Categories: Organic Gardening

What is N-P-K?

By Published On: June 8, 2015
What is N-P-K?

What is N-P-K?


Here’s a look at that burning question, N-P-K? What is it all about anyway?

It’s on nearly every package of everything plant related, compost, fertilizers, mulch and amendments, with numbers associated with each. Sometimes zeros and sometimes fractions of whole numbers. Sometimes they’re all the same but usually not.

The basic breakdown looks like this: The letters N-P-K represent 3 of the necessary nutrients plants need to live and grow, there are others that are essential but these are the big 3. Nitrogen (N), Phosphorus (P) and Potassium (K). The numbers represent the amounts or quantity in percent or ratio that each of the nutrients can be found in a particular product.

Other important macronutrients you may find listed include Magnesium (Mg), Sulfur (S) and Calcium (Ca). Plus there is a whole group of micronutrients but let’s assume for now that a good dose of compost, mulch or leaf mold will supply what we need of these.


Nitrogen is part of chlorophyll. It’s what makes plants green and is a key component in photosynthesis. It’s vital for stem and leaf development, converting the sun’s energy into sugars and overall plant growth.  You’ll know when your plants need a boost of nitrogen when leaves have an overall yellow appearance and growth is generally slow.

Organic sources of nitrogen include composted manure, fish emulsion and plant based amendments made from soy or alfalfa. Growing nitrogen fixing cover crops is an ideal solution to this often elusive nutrient (Nitrogen is abundant in air but tough to convert to a soluble form taken up by plants). I love to grow fava beans but there are a ton of plants to choose from and many that grow well in most climates. Clover, rye, vetch and legumes are all great choices. They not only help fix nitrogen in the soil but protect soil from erosion, suppress weeds and improve soil structure.

If I need an organic nitrogen amendment I usually use manure, manure tea for containers, fish emulsion (as long as it’s out of the dog’s reach), cover crops and an amendment like Biosol which is soy based and designed for slow release.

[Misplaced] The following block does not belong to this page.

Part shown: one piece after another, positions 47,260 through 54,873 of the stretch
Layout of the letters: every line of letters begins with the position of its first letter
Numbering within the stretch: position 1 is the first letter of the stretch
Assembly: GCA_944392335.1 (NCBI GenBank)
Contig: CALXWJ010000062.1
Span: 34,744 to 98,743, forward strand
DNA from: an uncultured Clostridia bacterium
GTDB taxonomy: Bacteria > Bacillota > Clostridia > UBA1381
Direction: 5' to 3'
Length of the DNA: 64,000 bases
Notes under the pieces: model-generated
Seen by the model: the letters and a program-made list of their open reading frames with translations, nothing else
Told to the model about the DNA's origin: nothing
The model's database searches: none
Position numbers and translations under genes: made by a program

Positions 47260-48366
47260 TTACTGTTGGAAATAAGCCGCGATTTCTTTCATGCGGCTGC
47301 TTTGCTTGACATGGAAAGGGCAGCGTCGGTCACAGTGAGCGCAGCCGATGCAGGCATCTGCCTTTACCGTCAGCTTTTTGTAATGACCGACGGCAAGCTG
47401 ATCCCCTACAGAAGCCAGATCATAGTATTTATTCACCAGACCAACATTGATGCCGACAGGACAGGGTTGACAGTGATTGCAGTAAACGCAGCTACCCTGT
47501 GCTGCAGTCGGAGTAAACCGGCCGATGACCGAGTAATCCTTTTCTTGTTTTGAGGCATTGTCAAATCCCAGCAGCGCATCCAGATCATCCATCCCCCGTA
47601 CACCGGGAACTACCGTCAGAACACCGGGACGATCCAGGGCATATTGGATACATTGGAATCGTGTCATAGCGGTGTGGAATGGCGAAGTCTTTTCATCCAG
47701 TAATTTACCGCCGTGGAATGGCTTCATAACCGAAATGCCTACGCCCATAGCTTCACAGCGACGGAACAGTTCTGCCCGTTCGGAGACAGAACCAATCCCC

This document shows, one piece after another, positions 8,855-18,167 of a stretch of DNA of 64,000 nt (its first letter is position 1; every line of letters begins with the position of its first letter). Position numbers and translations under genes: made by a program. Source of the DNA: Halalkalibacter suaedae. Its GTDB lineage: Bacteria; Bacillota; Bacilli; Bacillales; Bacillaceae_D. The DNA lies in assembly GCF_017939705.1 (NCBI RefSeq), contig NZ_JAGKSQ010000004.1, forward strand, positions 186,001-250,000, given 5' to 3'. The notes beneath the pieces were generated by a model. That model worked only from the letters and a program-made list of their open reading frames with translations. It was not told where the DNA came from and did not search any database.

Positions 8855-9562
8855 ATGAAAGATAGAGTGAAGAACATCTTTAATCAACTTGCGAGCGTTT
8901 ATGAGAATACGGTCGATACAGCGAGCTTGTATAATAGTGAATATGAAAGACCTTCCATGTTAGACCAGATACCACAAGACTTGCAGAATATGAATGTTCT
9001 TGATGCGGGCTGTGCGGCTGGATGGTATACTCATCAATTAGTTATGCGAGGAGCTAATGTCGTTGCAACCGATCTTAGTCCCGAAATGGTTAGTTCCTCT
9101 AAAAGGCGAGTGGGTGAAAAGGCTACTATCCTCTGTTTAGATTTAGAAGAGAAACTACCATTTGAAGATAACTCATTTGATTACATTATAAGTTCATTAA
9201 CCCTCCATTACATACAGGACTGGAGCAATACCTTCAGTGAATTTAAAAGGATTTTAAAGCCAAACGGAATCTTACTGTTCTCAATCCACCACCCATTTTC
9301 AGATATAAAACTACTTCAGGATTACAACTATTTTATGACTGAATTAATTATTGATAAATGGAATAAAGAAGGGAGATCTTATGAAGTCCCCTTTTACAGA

Phosphorus also has a hand in photosynthesis, helping create sugars and starches, and is vital for abundant and healthy flower and fruit development. You’ll know your plants need phosphorus when leaves look blue-ish, fruits lack development or taste acidic and your plant(s) have fewer blooms in general.

Applying a top dressing of compost or compost tea usually does the trick. It contains Phosphorus in a form readily available to plants. Worm castings and bone meal are other great sources of Phosphorus.


Potassium improves the overall health of plants, helping them grow stronger and boost resistance to diseases and pests. It’s also involved in moving sugars, nutrients and water through plants, stimulating growth and improving water efficiency.

If leaf tips are curling, veins of leaves are yellowing and leaves have brown or purple spots your plants probably are potassium deficient.

Compost made from kitchen scraps and wood ash are both high in available potassium. Kelp meal or liquid seaweed and greensand are also good sources. I usually start with compost, throw in some worm castings and call it good.

If you’re amending soil with compost, worm castings and well rotted manure on a biannual basis, depending on your growing seasons and crops of course, that’s a good start.

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About the Author: Emily Murphy

I’ve learned there’s something wonderfully powerful in the simple act of growing. Here, in our gardens, we can repair ourselves and our plots of earth with our own two hands. GROW WHAT YOU LOVE and GROW NOW!